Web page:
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Topic: IR Phototransistor pinout/hookup question (Read 15364 times) previous topic - next topic

interestingfellow

I'm trying to build an optical tachometer with a nano and IR components salvaged from an old ps2 ball mouse.

I have it set up and working on a breadboard, but I don't understand why the electrical connections on the IR phototransistor are working.

I had found several web pages that said you can hook up only the collector and emitter to generate a pulse when IR is detected, but couldn't get that to work.  I came to the arrangement in the picture by accident.

I have the collector current limited with a 150 ohm resistor and tied to ground with another 150ohm resistor, and the signal pin pulled high* with a 47k to the nano (because that's what I had lying around).
I was using another LED on the ouput of the IR detector (no 47k) to try to figure out the proper pinout of the phototransistor and accidentally figured out that the LED flashed signifigantly brighter with gnd tied to vcc. Why?

Should I have things hooked up differently?  I am using the code on this page to test the setup for now; KISS.





*I'm new to all this and think that is the proper term for what is going on

OldSteve

#1
Nov 13, 2015, 07:35 am Last Edit: Nov 13, 2015, 07:37 am by OldSteve
Quote
I have the collector current limited with a 150 ohm resistor and tied to ground with another 150ohm resistor
Do you? I don't see anything going to ground on the breadboard except the 47K resistor.

Quote
and the signal pin pulled high* with a 47k
Looks like it's pulled low to me.

I'm assuming that you're using the breadboard's red rail for +5V, and it's blue rail for 0V. Correct me if I'm wrong.
If I'm right, your description doesn't match the circuit on the breadboard.

If it's an IR photo-transistor, you connect the emitter to ground, connect the collector to the +5V rail through a pullup resistor, then take your output to the Arduino from the collector. It will go low when it receives IR input.
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And others will benefit as well if you post your question publicly on the forums.

TomGeorge

Hi,
Is there a part number on the IR transistor?

Tom... :)
Everything runs on smoke, let the smoke out, it stops running....

interestingfellow

Tom, no, that would be way too easy! ;D

Oldsteve,
Now that I look at it again, the 47k resistor *is limiting the output of the phototransistor, so that would be a pull down, yes?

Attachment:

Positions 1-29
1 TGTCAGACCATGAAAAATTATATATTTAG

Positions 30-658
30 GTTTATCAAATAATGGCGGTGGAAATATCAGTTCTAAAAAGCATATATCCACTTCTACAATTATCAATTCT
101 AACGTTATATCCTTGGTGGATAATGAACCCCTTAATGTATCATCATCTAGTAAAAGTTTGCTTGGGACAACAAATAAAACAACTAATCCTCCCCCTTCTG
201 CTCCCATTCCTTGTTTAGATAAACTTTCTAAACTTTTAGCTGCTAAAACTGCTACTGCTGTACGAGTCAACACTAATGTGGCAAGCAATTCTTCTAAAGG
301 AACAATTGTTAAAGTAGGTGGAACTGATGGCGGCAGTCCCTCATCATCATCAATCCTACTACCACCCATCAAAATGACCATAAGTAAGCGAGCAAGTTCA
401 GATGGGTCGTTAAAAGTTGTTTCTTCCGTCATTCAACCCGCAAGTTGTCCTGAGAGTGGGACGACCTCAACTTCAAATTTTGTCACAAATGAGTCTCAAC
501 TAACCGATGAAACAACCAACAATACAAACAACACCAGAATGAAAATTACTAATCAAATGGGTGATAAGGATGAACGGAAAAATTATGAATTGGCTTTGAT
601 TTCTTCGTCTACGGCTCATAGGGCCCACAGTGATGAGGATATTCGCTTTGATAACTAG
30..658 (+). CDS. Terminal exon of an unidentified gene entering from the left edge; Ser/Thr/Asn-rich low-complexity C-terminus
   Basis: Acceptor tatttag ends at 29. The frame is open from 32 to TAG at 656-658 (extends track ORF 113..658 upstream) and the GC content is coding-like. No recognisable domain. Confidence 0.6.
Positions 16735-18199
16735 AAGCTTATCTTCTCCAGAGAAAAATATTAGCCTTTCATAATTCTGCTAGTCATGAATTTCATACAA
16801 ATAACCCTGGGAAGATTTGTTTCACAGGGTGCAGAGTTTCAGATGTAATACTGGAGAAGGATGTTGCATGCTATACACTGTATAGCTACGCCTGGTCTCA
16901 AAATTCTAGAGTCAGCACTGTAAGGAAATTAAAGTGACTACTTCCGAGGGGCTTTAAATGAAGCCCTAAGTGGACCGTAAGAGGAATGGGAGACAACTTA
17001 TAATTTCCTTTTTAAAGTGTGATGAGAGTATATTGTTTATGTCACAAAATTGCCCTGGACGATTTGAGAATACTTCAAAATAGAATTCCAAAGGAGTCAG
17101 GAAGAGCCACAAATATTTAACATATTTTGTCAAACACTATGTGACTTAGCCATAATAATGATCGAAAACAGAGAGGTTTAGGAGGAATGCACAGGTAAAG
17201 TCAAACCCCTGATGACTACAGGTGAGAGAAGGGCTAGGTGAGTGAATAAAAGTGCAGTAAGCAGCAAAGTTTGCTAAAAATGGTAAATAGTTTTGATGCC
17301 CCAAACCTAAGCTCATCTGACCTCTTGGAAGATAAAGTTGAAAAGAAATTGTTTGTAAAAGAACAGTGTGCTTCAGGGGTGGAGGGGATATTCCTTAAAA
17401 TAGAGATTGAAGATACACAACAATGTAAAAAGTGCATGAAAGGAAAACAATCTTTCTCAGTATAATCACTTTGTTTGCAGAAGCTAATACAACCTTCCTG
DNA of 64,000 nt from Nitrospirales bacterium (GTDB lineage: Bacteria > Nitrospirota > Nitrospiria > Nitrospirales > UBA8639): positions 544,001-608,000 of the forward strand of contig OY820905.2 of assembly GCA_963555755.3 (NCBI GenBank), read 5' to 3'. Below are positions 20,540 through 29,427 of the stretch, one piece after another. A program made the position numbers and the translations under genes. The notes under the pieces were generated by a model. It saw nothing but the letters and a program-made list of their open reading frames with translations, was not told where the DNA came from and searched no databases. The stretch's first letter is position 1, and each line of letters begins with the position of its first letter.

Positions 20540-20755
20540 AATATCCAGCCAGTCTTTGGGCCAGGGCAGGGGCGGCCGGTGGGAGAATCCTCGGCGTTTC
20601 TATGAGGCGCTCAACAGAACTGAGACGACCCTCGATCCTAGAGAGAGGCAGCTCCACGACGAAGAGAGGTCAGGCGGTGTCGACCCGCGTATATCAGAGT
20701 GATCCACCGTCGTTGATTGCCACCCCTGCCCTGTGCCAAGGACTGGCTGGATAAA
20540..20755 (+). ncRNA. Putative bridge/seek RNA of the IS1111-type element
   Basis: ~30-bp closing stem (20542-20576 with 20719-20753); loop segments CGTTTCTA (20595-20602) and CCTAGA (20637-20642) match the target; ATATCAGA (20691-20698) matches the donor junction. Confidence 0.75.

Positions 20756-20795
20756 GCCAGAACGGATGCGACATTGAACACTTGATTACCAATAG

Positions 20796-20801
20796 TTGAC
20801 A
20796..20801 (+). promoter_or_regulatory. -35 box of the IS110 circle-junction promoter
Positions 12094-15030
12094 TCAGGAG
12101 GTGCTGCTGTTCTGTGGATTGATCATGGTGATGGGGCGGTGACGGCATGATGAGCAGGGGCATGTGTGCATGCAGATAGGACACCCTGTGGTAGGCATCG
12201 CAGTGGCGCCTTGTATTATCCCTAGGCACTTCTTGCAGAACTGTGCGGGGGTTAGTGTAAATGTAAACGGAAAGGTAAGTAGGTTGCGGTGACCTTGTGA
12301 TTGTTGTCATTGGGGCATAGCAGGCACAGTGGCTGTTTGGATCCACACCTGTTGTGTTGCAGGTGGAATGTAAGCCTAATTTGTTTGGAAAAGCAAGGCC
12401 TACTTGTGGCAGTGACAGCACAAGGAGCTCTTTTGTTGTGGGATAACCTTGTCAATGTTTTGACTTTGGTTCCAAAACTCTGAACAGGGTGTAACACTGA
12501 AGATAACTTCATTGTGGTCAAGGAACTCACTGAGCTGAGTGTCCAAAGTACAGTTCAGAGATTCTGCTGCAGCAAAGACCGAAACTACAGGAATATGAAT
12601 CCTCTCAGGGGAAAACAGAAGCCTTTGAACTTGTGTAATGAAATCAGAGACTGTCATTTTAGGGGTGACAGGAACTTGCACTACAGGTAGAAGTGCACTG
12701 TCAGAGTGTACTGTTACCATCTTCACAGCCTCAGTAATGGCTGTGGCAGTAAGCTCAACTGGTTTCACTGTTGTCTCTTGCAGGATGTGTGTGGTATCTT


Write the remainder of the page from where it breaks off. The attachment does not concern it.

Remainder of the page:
Yes, blue gnd and red 5v+.
How is the 150ohm resistor from vcc a pullup resistor and not just limiting current to the phototransistor? is it limiting current to the phototransistor?
The way it's hooked up now, it goes high when it receives ir input (i tried with the ir led I have and also the tv remote).  Is it common for phototransistors to be normally open or normally closed?

OldSteve

#4
Nov 13, 2015, 05:24 pm Last Edit: Nov 13, 2015, 05:27 pm by OldSteve
How is the 150ohm resistor from vcc a pullup resistor and not just limiting current to the phototransistor?
Do you know anything at all about phototransistors?
For one thing, they don't have Vcc, GND and OUT pins as you've labelled them. Usually, they have two pins, emitter and collector. Sometimes, the base is also drawn out to a pin. You don't need to connect to that at all.
As I mentioned earlier, usually the collector connects to the +ve supply via a pullup resistor, and the output is also taken from the collector. The emitter connects directly to ground. This is a 'common-emitter' configuration, no different to a normal transistor circuit, except light operates it rather than current into the base.

They can also be connected in 'common-collector' configuration, with the collector connected directly to the +ve supply, a pulldown resistor from the emitter to ground, and the output taken from the emitter. This is what you have put together, but you have an additional 150 ohm resistor between collector and the +ve supply, reducing the transistor's gain. And another 150 ohm resistor that seems to do nothing?